To help small businesses thrive Lance advocates the "Small Business Assistance and Relief Act" -- proposed tax relief legislation to encourage job growth within small business, outsourcing (to save corporations money which would allow them to spend more locally), greater small businesses loans, an expansion of the Bush tax cuts, and a call for health care companies to nationalize as an alternative to universal health care, which he believes most small businesses can’t afford.
At the press conference Congressman Lance was joined by Jack Kasich, one of the owners of Robert Treat
Kasich and his family have been running the deli since 1972.
Here's Lenny's economic plan. Apparently his big idea is to let this deli owner take a one-year tax expense on a new meat slicer as opposed to amortizing it over a few years. Oh, and use repaid TARP funds to pay off the deficit. Yeah, that'll spike up sales of pastrami."Of all the recessions we’ve been through, this is the worst," Kasich said at the press conference. "It would have been hard to survive parts of it without saved money from when business was good."
The problem is DEMAND. We have a lot of people out of work leading to huge economic uncertainty, in addition to massive income inequity, soaring health care costs, and fast-declining retirement benefits.
Briefly: people ain't got the dough to buy sandwiches.
Put people to work by rebuilding our infrastructure, and finance it by stopping the 30-year tax holiday we've given to the rich. That's a plan.
Why don't we do this? Well...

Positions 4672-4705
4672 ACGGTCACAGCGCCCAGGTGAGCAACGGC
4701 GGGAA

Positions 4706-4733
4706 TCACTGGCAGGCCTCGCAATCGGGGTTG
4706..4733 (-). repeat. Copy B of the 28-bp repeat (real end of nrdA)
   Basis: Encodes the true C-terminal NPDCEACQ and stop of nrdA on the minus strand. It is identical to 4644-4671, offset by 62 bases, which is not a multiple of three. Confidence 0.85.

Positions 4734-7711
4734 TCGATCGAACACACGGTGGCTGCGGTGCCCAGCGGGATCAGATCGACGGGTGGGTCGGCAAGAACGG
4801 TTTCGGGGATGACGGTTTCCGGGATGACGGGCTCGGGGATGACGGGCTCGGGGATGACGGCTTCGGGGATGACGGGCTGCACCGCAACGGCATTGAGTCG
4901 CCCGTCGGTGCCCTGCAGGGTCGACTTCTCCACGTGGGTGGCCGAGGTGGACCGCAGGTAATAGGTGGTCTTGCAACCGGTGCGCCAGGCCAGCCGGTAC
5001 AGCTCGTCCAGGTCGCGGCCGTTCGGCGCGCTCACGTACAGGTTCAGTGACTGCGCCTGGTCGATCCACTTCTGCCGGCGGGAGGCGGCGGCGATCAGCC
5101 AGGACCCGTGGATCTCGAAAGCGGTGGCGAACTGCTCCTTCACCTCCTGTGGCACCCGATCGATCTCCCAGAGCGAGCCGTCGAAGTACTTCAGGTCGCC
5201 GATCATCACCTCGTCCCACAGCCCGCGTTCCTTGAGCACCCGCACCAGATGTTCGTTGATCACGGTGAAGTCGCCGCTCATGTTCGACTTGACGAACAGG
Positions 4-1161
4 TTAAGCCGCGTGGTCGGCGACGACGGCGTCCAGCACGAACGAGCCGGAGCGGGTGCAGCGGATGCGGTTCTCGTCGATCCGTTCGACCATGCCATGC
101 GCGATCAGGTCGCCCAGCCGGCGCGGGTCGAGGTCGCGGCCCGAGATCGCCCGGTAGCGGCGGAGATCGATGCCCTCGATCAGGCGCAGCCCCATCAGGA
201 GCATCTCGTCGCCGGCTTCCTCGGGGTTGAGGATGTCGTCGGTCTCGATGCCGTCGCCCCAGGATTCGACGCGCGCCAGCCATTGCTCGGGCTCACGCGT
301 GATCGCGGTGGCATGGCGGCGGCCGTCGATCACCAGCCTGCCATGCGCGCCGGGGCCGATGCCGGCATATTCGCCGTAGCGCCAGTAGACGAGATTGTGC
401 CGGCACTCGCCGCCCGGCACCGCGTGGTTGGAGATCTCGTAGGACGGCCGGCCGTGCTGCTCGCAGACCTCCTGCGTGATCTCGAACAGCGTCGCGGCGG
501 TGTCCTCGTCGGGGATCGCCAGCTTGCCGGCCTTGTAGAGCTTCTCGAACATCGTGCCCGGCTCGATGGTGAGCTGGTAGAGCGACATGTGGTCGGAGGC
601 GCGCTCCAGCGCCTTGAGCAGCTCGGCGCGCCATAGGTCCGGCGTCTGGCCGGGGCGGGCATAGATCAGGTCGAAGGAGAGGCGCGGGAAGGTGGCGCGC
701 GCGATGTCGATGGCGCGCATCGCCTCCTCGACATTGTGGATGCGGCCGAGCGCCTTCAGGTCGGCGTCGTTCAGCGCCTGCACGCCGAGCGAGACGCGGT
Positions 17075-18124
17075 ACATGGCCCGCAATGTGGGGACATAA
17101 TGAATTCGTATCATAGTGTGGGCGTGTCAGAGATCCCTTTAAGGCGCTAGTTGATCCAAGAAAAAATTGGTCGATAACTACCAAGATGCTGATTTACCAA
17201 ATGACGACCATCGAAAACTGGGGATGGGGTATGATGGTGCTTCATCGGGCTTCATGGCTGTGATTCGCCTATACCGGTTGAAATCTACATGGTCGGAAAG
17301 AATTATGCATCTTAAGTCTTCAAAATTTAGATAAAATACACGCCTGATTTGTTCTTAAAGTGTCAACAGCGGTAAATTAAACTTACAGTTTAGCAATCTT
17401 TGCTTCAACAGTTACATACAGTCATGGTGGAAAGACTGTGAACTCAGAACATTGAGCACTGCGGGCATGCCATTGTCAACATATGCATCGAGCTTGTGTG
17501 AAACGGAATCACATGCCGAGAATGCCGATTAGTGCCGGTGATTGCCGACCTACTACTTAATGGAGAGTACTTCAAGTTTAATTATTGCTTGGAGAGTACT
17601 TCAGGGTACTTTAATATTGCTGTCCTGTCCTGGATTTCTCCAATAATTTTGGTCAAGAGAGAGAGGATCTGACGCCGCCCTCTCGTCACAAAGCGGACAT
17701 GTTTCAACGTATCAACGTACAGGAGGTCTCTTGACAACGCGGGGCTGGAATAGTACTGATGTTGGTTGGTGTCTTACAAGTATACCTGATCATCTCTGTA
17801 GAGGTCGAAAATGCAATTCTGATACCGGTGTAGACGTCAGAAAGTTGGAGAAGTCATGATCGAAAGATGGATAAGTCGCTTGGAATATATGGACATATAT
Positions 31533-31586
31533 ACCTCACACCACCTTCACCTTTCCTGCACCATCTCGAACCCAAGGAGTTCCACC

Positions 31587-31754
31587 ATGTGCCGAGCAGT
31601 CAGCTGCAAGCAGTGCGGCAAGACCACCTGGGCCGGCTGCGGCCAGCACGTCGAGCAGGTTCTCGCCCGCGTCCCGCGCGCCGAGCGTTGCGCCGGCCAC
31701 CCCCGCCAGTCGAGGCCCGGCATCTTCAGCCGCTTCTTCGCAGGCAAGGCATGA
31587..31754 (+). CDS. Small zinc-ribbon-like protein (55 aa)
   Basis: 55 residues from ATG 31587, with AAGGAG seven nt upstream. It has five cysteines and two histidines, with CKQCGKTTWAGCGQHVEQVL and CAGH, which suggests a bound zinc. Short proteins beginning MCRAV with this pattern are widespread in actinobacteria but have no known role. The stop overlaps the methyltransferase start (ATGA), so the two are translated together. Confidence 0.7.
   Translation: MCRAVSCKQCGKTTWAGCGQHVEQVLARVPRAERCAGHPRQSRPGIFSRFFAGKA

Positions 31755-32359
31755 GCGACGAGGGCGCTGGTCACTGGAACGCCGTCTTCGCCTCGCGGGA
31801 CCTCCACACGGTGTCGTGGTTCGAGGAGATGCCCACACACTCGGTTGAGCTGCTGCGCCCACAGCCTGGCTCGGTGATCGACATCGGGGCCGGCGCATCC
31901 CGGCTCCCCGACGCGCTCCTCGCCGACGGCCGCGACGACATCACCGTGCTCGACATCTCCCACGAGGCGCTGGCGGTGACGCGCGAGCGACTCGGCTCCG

Kasich spoke out against health care reform proposed in current draft legislation which would require all businesses, big and small, to provide health care to their employees.
Maybe Lance could have mentioned this to his host:"We don’t even provide health insurance through the company, not even for ourselves," Kasich said. "If a bill was passed requiring me to provide health insurance to employees I would go out of business."
Companies with fewer than 50 workers won't face penalties if they don't offer insurance. If you have 25 or fewer employees and a work force with an average pay of up to $40,000, you can get tax credits to help buy insurance: up to 35 percent of the cost of the premiums this year, rising to 50 percent in 2014. [Emphasis mine]I'd be amazed if this deli had more than 50 employees.
I feel for Kasich: he's being used by a right-wing shill and he doesn't know it. You'd think his congressman would clue him in to the facts about the health care bill, but apparently Lance doesn't think that's part of his job.